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Religion in Lebanon

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Title: Religion in Lebanon  
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Religion in Lebanon

Religion in Lebanon (2014)

  Islam (51%)
  Christianity (33%)
  Unaffiliated (13%)
  Druze (3%)
Breakdown of sects of Lebanon's religions
Religion Percent
Shia Islam
Sunni Islam
Maronite Catholic
Greek Orthodox
Greek Catholic
Armenian Orthodox
other Christian denominations
Graph showing a breakdown of the various main religious groups in Lebanon, 2008.
Distribution of different Lebanon's religious groups according to municipal election 2009
An estimate of the area distribution of Lebanon's main religious groups

Lebanon has several different main religions. The country has the most religiously diverse society in the Middle East, comprising 18 recognized religious sects.[1] The main two religions are Christianity (the Maronite Church, the Eastern Orthodox Church, the Melkite Catholic Church, the Protestant Church, the Armenian Apostolic Church) and Islam (Shia and Sunni). There is also the Druze minority religion.

No official census has been taken since 1932, reflecting the political sensitivity in Lebanon over confessional (i.e. religious) balance.[2]

The most recent study conducted by Statistics Lebanon, a Beirut-based research firm, found that approximately Lebanon's population is estimated to be 54% Muslim (27% Shia; 27% Sunni), 5.6% Druze, who do not consider themselves to be Muslims, 40.4% Christian (21% Maronite, 8% Greek Orthodox, 5% Melkite Catholic, 1% Protestant and 5.4% other Christian denominations like Armenian Orthodox, Armenian Catholic, Syriac Catholic, Syriac Orthodox, Roman Catholic, Chaldean, Assyrian, Copt).[3]

The CIA World Factbook estimates the following: Muslim 54% (27% Shia, 27% Sunni), Christian 40.5% (includes 21% Maronite Catholic, 8% Greek Orthodox, 5% Greek Catholic, 1% Protestantism in Lebanon, 5.5% other Christian), Druze 5.6%, very small numbers of Jews, Baha'is, Buddhists, Hindus, and Mormons.[4]

Lebanon has a population of Mhallamis also known as Mardinli, most of whom migrated from northeast Syria and southeast Turkey are estimated to be between 75,000 and 100,000 and considered to be part of the Sunni population. These have in recent years been granted Lebanese citizenship and, coupled with several civil wars between Islamic extremists and the Lebanese military that have caused many Christians to flee the country, have re-tipped the demographic balance in favour of the Muslims and the Sunnis in particular.[5] In addition, many thousands of Arab Bedouins in the Bekaa and in the Wadi Khaled region, who are entirely Sunnis, were granted Lebanese citizenship. Lebanon also has a Jewish population, estimated at less than 100.

Even though Lebanon is a secular country, family matters such as marriage, divorce and inheritance are still handled by the religious authorities representing a person's faith. Calls for civil marriage are unanimously rejected by the religious authorities but civil marriages held in another country are recognized by Lebanese civil authorities.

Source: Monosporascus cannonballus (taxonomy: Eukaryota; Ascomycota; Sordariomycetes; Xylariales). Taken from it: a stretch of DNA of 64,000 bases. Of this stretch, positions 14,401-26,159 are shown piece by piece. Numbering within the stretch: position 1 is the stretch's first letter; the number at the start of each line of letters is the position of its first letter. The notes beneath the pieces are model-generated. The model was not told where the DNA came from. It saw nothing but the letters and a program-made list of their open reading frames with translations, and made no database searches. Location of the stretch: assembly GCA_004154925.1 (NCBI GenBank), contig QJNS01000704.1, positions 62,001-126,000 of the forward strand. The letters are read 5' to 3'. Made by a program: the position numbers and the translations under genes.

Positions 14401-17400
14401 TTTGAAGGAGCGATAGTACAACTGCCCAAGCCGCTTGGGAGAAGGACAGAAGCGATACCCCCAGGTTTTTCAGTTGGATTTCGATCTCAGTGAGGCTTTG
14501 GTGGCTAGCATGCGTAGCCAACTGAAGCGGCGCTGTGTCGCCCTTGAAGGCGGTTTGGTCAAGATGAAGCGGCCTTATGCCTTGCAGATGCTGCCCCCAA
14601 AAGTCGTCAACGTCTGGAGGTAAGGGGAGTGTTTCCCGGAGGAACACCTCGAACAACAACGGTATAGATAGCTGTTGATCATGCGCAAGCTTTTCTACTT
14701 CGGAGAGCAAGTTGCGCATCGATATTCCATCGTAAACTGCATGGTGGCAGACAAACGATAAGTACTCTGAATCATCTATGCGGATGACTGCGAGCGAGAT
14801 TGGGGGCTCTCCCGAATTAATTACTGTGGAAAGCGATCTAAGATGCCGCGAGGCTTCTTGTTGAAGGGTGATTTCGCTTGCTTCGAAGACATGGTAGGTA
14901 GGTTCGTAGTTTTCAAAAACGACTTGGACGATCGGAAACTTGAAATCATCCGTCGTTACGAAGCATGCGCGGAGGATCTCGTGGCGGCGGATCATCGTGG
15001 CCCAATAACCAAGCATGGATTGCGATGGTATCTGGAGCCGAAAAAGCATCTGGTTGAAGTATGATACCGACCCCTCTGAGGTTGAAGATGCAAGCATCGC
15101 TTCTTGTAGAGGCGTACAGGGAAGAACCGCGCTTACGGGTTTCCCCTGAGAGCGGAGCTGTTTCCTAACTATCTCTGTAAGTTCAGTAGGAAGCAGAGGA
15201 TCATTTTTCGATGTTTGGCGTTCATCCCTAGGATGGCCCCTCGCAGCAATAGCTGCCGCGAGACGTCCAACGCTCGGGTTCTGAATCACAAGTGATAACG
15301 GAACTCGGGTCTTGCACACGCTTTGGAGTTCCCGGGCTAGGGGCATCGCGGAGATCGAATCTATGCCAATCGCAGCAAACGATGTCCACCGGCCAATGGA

Legally registered Muslims form around 54% of the population (Shia, Sunni, Alawite). Legally registered Christians form up to 41% (Maronite, Greek Orthodox-Christian, Greek Catholic, Armenian, Evangelical, other). Druze form around 4%. Lebanon thus differs from other Middle Eastern countries and more resembles Bosnia-Herzegovina and Albania, in Southeastern Europe, in having a diverse mix of Muslims and Christians that each make up approximately half the population.

Even though non-religion is not recognized by the state, the Minister of the Interior Ziad Baroud made it possible in 2009 to have the religious sect removed from the Lebanese identity card. This does not, however, deny the religious authorities complete control over civil family issues inside the country.[6][7]

Geographical distribution of sects in Lebanon

Sunnis are mainly residents of the major cities: west Beirut, Tripoli, and Sidon. Sunnis are also present in rural areas including Akkar, Ikleem al Kharoub, and the western Beqaa Valley.

Shias are concentrated in Southern Lebanon, Baalbek, Hermel District and the southern suburbs of Beirut.

Christians are concentrated in east Beirut and its suburbs, the area north of Mount Lebanon, Zahlé, and Jezzine.

Druze are concentrated south of Mount Lebanon and in the Hasbaya District.


See also


  1. ^ Alfred B. Prados (June 8, 2006). 8, 2006)Update.pdf "Lebanon". The Library of Congress. Retrieved June 11, 2012. 
  2. ^ Country Studies. "Lebanon Population". Retrieved November 25, 2006.
  3. ^ "Statistics Lebanon Beirut-based research firm". 
  4. ^ "Lebanon". (July 2014 est.)
  5. ^ Lokman I. Meho (January 2002). "The Kurds in Lebanon: a social and historical overview". International Journal of Kurdish Studies. 
  6. ^ Piero Gheddo (2009-02-13) LEBANON Religious affiliation to disappear from Lebanese documents – Asia News. Retrieved on 2013-09-26.
  7. ^ Religious Affiliation Can Be Removed From Lebanese ID Cards. Barcode Nation (2009-02-25). Retrieved on 2013-09-26.
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